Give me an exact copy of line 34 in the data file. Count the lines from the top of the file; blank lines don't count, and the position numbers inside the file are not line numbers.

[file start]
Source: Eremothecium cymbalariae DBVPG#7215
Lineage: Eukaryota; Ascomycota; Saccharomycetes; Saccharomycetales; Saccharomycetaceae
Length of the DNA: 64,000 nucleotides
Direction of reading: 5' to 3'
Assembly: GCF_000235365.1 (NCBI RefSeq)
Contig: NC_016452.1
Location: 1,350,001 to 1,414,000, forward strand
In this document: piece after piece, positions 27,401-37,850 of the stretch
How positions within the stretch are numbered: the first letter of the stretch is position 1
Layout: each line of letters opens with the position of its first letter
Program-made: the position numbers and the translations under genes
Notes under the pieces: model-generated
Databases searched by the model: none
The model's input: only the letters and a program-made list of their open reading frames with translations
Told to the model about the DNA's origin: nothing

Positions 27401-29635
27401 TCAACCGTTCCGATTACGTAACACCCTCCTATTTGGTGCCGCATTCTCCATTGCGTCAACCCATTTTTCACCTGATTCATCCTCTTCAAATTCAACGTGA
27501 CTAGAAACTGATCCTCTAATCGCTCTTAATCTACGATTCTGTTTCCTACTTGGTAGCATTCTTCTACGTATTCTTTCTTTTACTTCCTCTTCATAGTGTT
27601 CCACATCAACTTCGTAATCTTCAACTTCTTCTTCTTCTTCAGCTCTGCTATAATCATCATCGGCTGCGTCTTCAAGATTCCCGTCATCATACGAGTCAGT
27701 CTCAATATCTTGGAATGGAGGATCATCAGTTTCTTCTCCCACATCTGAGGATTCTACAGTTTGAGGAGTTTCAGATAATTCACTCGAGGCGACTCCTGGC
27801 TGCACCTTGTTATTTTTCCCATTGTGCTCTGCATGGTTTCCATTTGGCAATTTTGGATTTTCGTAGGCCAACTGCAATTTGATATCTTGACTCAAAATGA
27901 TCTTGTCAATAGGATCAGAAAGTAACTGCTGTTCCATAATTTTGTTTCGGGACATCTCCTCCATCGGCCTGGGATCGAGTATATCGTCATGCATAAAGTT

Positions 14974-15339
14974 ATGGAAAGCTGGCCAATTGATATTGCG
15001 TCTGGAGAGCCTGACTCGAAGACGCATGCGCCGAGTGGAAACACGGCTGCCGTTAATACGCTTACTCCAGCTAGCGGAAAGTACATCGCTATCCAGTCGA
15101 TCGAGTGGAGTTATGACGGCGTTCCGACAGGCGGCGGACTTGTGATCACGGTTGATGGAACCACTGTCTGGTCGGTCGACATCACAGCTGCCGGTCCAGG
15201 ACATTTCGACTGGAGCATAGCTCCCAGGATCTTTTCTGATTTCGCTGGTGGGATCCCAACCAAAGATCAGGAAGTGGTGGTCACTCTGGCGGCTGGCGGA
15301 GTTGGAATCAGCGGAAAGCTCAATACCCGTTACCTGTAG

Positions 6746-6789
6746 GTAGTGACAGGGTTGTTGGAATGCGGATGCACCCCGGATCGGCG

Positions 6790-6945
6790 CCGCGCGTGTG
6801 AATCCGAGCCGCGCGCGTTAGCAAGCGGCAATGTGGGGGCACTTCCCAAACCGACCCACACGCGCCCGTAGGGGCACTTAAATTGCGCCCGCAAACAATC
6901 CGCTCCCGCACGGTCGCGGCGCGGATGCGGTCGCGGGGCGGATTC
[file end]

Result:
6901 CGCTCCCGCACGGTCGCGGCGCGGATGCGGTCGCGGGGCGGATTC